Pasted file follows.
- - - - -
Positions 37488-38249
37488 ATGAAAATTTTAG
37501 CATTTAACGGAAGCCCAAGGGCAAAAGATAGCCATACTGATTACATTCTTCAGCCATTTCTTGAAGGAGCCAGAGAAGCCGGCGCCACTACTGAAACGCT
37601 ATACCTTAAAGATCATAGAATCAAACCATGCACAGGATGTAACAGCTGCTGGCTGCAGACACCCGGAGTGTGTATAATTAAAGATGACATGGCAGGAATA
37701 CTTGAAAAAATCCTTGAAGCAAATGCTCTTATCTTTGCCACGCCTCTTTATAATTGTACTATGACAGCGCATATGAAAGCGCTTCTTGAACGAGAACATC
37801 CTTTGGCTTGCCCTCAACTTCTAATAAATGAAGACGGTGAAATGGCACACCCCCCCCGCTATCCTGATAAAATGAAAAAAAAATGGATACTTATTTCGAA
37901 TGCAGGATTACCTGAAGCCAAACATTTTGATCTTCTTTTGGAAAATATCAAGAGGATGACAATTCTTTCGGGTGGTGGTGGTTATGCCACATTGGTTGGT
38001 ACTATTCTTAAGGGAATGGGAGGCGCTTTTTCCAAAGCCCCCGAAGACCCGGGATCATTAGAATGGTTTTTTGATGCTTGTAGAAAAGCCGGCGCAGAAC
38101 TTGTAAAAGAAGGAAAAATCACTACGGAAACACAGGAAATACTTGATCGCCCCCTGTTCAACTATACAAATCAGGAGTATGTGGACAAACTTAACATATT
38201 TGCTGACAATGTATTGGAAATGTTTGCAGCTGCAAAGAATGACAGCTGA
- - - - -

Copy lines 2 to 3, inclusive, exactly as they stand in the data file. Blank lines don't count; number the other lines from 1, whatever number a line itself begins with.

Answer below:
37488 ATGAAAATTTTAG
37501 CATTTAACGGAAGCCCAAGGGCAAAAGATAGCCATACTGATTACATTCTTCAGCCATTTCTTGAAGGAGCCAGAGAAGCCGGCGCCACTACTGAAACGCT